The 2016 Report to the Nations on Occupational Fraud and Abuse is based on the results of the 2015 Global Fraud Survey, an online survey opened to 41,788 Certified Fraud Examiners (CFEs) from July 2015 to October 2015. As part of the survey, respondents were asked to provide a detailed narrative of the single largest fraud case they had investigated since January 2014. Additionally, after completing the survey the first time, respondents were provided the option to submit information about a second case that they investigated. Cases submitted were required to meet the following four criteria:
Respondents were then presented with 81 questions to answer regarding the particular details of the fraud case, including information about the perpetrator, the victim organization, and the methods of fraud employed, as well as fraud trends in general. We received 7,497 total responses to the survey, 2,410 of which were usable for purposes of this report. The data contained in the 2016 report is based solely on the information provided in these 2,410 survey responses.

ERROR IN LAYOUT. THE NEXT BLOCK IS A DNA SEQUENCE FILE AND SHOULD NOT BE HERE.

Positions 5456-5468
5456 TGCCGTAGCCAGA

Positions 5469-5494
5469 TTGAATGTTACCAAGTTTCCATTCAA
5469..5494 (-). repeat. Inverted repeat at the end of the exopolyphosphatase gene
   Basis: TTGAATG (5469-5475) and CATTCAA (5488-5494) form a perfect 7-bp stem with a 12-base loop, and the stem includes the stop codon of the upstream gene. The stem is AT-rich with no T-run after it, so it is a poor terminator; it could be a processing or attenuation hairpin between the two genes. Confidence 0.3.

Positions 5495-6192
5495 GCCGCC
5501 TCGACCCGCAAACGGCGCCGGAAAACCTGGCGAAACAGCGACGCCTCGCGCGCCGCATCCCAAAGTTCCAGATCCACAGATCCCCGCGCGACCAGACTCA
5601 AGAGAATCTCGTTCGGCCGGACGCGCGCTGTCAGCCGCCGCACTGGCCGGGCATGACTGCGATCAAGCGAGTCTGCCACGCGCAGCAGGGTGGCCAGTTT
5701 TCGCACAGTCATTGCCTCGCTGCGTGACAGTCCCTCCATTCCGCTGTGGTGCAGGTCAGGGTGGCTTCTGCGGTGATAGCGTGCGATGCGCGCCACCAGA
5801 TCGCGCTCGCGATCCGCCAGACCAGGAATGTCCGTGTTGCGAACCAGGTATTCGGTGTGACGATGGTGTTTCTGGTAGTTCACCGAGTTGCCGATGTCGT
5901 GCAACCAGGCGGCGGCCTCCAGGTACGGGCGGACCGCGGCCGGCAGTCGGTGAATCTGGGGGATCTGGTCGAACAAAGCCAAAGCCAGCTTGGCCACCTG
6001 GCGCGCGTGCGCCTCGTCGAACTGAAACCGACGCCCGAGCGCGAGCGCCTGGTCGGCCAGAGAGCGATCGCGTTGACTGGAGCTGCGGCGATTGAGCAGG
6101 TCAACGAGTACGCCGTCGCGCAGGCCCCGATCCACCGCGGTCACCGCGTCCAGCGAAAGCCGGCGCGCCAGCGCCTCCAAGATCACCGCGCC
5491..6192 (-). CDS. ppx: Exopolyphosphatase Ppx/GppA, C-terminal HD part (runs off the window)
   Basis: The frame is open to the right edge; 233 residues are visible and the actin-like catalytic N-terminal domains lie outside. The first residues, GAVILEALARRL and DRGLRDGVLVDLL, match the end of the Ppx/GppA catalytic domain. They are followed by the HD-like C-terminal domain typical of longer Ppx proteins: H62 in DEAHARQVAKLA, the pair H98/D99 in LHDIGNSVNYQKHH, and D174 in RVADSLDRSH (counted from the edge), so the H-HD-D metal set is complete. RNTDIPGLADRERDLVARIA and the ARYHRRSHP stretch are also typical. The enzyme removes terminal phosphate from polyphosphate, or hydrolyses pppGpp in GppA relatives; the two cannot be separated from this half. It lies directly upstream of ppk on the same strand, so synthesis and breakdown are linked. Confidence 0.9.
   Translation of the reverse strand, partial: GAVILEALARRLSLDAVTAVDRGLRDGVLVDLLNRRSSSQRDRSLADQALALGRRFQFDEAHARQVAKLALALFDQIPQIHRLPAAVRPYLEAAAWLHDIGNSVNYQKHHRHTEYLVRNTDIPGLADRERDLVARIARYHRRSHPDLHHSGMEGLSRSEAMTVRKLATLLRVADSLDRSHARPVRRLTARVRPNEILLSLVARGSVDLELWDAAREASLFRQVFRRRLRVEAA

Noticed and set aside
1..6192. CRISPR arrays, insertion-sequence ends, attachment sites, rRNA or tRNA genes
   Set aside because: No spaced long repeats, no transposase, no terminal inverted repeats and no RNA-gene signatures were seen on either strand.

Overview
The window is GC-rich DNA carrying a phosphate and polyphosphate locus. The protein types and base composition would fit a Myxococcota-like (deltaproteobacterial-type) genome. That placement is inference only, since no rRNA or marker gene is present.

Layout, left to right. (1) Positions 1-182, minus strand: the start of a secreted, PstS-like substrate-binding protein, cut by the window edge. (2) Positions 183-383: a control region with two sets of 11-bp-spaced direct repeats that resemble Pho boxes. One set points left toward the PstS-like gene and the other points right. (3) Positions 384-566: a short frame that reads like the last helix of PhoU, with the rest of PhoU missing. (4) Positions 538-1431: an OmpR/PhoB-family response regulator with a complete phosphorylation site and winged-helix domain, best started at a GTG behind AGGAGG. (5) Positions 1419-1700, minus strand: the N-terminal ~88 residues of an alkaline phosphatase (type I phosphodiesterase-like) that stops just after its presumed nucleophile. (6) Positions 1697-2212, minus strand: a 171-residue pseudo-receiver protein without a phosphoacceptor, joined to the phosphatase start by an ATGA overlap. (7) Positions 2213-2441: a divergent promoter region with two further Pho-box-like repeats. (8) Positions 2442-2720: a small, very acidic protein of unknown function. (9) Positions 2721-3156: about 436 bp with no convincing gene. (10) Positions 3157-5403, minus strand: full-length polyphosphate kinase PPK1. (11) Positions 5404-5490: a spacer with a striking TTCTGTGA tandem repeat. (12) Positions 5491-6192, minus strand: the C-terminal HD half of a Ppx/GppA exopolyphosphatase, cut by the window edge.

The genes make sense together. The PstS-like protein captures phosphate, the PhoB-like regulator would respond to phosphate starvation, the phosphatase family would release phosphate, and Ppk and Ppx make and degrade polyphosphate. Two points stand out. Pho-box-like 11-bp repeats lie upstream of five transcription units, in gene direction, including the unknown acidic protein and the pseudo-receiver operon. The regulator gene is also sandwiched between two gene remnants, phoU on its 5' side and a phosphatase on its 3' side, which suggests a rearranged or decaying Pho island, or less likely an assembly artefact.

In calculating the percentages discussed throughout the report, we used the total number of complete and relevant responses for the question(s) being analyzed. Specifically, we excluded any blank responses or instances where the participant indicated that he or she did not know the answer to a question. Consequently, the total number of cases included in each analysis varies.
In addition, several survey questions allowed participants to select more than one answer. Therefore, the sum of percentages in many figures throughout the report exceeds 100%.
Unless otherwise indicated, all loss amounts discussed throughout the report are calculated using median loss rather than mean, or average, loss. Average losses were skewed by a limited number of very high-dollar frauds. Using median loss provides a more conservative—and we believe more accurate—picture of the typical impact of occupational fraud schemes. Additionally, we excluded median loss calculations for categories for which there were fewer than 10 responses.
Because the direct losses caused by financial statement frauds are typically spread among numerous stakeholders, obtaining an accurate estimate for this amount is extremely difficult. Consequently, for schemes involving financial statement fraud, we asked survey participants to provide the gross amount of the financial statement misstatement (over- or under-statement) involved in the scheme. All losses reported for financial statement frauds throughout the report are based on those reported amounts.
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